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President Obama To Make Several Symbolic Gestures During Trip To Israel

Visit To Dead Sea Scrolls Viewed As Big Step In White House's Relationship
Obama-Netanyahu

President Barack Obama shakes hands with Israeli Prime Minister Benjamin Netanyahu (L) during meetings in the Oval Office of the White House in Washington, D.C., March 5, 2012. The two leaders go into talks on the Iranian nuclear stand-off, with each publicly seeking to stake out some common ground. (SAUL LOEB/AFP/Getty Images)

NEW YORK (CBSNewYork) — It’s one of the first things President Barack Obama will see when he touches down in Israel next week, one of the Iron Dome missile batteries used to blow Palestinian rockets out of the sky.

It will send a not-so-subtle message that despite Obama’s historically cool relationship with Israel he is still committed to guaranteeing its security and giving it a qualitative military edge.

“What the president is saying is that there should be a state of Israel and it’s the place where the Jewish people belong,” New York Sen. Charles Schumer told CBS 2′s Marcia Kramer on Wednesday.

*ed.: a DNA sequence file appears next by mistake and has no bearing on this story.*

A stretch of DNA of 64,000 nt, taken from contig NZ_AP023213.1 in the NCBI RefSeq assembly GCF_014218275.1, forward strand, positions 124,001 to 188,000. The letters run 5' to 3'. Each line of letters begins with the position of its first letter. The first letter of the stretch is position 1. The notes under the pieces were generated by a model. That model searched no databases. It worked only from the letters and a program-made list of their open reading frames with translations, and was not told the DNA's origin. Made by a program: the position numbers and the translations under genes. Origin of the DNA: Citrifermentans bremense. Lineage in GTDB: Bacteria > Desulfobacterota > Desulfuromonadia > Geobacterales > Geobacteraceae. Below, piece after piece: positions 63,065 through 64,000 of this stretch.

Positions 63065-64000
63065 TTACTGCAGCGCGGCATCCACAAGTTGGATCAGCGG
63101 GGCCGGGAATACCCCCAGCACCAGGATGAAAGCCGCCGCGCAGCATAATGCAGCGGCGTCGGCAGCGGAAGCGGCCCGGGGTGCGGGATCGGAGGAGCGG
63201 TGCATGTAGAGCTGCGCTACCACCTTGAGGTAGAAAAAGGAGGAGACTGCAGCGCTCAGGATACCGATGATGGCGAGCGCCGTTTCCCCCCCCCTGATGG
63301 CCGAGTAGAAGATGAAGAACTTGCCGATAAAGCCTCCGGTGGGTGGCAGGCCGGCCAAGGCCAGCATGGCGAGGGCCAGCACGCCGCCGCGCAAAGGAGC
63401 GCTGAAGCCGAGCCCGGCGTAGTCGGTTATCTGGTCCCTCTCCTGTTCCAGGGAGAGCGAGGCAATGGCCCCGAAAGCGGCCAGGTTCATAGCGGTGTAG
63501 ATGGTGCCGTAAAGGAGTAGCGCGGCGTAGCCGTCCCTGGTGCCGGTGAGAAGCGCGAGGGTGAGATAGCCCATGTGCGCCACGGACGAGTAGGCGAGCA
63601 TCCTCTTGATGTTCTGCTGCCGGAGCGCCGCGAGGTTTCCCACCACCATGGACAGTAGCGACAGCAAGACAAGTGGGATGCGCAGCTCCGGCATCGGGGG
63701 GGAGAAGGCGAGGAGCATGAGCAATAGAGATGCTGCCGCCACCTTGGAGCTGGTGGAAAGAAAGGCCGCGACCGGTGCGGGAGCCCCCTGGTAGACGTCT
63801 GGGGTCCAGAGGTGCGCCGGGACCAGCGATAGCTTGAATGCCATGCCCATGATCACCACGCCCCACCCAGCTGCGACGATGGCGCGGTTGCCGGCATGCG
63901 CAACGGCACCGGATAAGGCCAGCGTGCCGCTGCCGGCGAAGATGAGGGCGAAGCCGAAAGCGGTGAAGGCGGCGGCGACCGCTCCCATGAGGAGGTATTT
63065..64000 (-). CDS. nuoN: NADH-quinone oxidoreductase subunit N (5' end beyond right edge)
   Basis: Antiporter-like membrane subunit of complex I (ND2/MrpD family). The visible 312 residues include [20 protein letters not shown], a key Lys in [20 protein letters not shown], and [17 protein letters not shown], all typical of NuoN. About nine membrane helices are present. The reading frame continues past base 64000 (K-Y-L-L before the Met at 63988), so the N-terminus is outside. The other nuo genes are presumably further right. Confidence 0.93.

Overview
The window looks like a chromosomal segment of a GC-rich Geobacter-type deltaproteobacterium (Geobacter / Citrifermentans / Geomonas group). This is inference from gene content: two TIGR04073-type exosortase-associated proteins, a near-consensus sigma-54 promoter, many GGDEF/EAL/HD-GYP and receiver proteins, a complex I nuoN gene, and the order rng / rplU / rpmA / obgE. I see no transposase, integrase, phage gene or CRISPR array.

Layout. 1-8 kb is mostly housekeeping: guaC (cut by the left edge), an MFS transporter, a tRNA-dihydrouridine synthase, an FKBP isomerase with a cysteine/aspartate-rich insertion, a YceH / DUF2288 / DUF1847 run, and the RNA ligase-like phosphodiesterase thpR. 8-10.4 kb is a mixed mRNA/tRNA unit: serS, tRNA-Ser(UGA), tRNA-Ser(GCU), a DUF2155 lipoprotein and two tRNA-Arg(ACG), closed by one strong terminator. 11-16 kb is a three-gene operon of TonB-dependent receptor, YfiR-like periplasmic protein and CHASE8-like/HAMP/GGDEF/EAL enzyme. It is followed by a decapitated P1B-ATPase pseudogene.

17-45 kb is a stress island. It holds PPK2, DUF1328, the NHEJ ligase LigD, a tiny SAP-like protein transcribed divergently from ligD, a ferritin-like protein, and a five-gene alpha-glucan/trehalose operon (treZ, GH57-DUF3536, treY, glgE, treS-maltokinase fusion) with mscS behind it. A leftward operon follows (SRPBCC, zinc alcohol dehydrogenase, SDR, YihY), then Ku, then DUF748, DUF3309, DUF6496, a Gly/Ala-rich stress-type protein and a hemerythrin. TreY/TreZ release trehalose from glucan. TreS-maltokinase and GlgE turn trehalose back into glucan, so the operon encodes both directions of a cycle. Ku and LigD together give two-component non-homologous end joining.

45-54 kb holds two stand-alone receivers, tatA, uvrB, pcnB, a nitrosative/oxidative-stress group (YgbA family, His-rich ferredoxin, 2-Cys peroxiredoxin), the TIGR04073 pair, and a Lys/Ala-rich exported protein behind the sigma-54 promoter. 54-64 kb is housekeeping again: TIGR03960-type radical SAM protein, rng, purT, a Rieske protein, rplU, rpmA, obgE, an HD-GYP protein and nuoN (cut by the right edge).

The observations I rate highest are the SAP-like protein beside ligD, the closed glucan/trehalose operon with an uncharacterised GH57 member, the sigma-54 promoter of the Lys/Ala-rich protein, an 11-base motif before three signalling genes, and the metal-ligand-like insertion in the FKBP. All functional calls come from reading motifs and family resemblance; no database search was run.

Obama is planning a lot of symbolic love giving, including visiting the graves of Yitzhak Rabin and Theodor Herzl, the founder of Zionism, and the Shrine of the Book, which houses the Dead Sea Scrolls.

“It shows that the Jewish people have been in Israel for thousands and thousands of years,” Sen. Schumer said.

And that, Jewish leaders said, is a very important message to convey to those who are seeking to destroy or delegitimize Israel.

“If you take away our past, you take away our future, and this is a statement by going to the Dead Sea Scrolls,” said Malcolm Hoenlein of the Conference of Presidents of Major American Jewish Organizations. “The message will be a positive one to say Israel is a reality, a stark reality, a future reality, deal with ‘em.”

The president will also give a speech to college students. And in a nod to the Palestinians all Israeli colleges are invited — except those who attend Ariel University in the West Bank.

Not everyone thinks the snub is a good idea.

“I think that the symbolic gesture [is] appreciated and understood by the Palestinian side, but I also think that as the leader of the greatest democracy in the world, I think it’s essential to have all parties hear what you have to say,” said Zead Ramadan of the Council on American-Islamic Relations of New York.

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